16 Sept. 1886

A very bad attendance this afternoon as a number of the children have gone to Durham to the Circus. (I)

21 Sept. 1888

It is uphill work…and many of the children have anything but good homes so it is very difficult to teach them obedience. (Br)

11 Aug. 1890

Commenced a new quarter in the Register with 108 names on Books.

24 Dec. 1890

Mr. Luke and Mr. Thompson distributed prizes to the children who had made 400 or more attendances during the past year. There were only 17 girls who gained prizes. (G)

Nov. 1894

Report 1894 – Discipline has improved. (I)

31 Jan. 1898

I was obliged to punished L. Bradley this afternoon for disobedience and swearing. (Br)

28 April 1898

I sent J. Marshall home for continued disobedience to my orders and refusing to do his lessons. I have had to punish him several times lately for disobedience and bad conduct during school hours. (Br)

7 Oct. 1898

Next Monday the teacher intends to give early marks as is done under the London School Board. The register will be called as soon as the children are assembled and marked with red ink. All who get 10 red marks per week will have a ticket given to them on Friday afternoons. The children who come in after the first calling of names will be marked as usual in black ink. At Christmas each child who has never missed one early mark will receive a prize or white medal. (Br)

6 July 1900

Have applied for a “Corporal Punishment Book!” (Br)

3 April 1903

There is an imbecile, a girl of eight who had a bench to herself as she upsets the other children when amongst them, putting pencils in their ears. (Br)

24 March 1905

The County Council cannot see their way at present to allow the prizes the scholars have earned last year by their regular attendance and punctuality. (Br)

3 Nov. 1905

A half holiday for 95.3% attendance last month. (Br)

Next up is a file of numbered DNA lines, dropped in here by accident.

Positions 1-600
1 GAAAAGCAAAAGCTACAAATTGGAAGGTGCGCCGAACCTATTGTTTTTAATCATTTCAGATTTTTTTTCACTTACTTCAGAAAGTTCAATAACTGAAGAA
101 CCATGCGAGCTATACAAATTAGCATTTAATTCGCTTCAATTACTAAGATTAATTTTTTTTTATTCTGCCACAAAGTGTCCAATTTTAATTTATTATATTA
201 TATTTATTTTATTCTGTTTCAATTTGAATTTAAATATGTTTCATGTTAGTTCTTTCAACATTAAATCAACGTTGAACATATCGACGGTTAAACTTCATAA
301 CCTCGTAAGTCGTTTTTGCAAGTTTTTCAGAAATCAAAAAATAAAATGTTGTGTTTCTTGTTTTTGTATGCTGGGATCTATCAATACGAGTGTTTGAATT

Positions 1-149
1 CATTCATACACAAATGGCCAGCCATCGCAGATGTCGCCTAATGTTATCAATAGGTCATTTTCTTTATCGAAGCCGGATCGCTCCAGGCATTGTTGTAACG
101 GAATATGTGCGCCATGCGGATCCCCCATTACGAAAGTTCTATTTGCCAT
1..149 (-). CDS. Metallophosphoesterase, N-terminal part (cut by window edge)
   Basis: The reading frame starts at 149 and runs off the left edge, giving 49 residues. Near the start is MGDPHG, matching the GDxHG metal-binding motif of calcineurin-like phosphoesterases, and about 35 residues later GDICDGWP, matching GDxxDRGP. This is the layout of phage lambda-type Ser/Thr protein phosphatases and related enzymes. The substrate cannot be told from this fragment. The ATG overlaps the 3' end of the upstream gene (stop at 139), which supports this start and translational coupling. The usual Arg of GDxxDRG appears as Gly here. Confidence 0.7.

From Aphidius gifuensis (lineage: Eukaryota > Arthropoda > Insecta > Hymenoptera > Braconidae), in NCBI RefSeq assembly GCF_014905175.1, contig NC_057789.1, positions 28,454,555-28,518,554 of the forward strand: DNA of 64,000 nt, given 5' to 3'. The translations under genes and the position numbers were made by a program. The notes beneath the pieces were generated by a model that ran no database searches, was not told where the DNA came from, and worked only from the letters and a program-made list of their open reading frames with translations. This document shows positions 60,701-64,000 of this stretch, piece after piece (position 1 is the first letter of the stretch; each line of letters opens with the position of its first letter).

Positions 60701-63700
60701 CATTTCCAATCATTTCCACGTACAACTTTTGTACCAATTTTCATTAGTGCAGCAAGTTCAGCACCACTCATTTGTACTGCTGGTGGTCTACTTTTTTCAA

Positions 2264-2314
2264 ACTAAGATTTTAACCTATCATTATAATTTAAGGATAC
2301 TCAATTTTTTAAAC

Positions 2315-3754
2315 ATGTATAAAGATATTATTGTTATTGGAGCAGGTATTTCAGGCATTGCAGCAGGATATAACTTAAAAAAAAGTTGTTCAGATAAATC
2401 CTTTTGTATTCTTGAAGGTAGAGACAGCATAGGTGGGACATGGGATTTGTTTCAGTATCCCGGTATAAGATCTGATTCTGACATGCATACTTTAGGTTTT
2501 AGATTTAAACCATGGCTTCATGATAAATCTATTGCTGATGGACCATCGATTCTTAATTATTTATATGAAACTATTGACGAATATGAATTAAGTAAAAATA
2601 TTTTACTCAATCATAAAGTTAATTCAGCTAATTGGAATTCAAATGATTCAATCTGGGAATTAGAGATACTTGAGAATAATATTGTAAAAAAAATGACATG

17 Aug. 1908

School reopened after summer vacation, number on the books 200, number present 173. (G)

7 Sept. 1910

Pupil left school at 11 a.m. without leave because she was kept in to write a lesson for punishment. (G)

15 Sept. 1910

Further trouble with same pupil so excluded her until I hear from the Education Committee. (G)

10 May 1912

The Infants are getting to know and obey the new supplementary Assistant. (Br)

6 March 1914

There are only 135 girls on Register. (G)

22 March 1918

The Infants are shaping better under the S.A. now she can keep order. (Br)

12 Sept. 1919

The School closed at noon having earned the Attendance half holiday. (B)

21 Dec. 1921

Received First class Attendance Prize – “In the Trossachs”. (B)

10 Jan. 1922

No. on books 152. No. present 142. This, the worst attendance for 12 months, is caused entirely by sickness. (B)

9 Jan. 1923

Number on roll now fallen to 136. (G)

23 March 1925

Wm. Whitfield, whose attendance has been the worst in the school today went home on being sent into the porch for punishment for lying… father has already attended the police court at Durham for the non-attendance of his children. (B)

23 Jan. 1928

During the afternoon session today, I accidently struck one of my senior boys on the eye with the B.B duster. I attended to him, bathing his eye and sending his father an explanatory letter. (B)

12 Nov. 1930

Attendance officer called today and brought etching for Phyllis Bolt – a scholar who has made five years unbroken attendance. (Br)

20 Jan. 1932

Today at 1.30 Mr. Staplin, father of one of my scholars used abusive and obscene language to me at the back door of the school. His son had been punished for impertinence and had gone home directly. (B)

21 Jan. 1932

Reported the matter above to N.U.T. at Hamilton House. (B)

25 Jan. 1932

Received a reply from Union Headquarters solicitor that the parent has been written to informing him that if he used either obscene of abusive language on the school premises again proceedings would at once be taken against him. (B)

10 Nov. 1932

Leslie Graham received a presentation picture from the Education Committee for 8 years unbroken attendance. (B)

22 Jan. 1935

Boy ran home this morning at playtime for a trivial reason. He has been sent from Std. VII to a lower Std. to find out how many pence in 1/8. He returned to school this afternoon after a visit from, the Attendance Officer and I gave him three stokes on the hand with the cane. (B)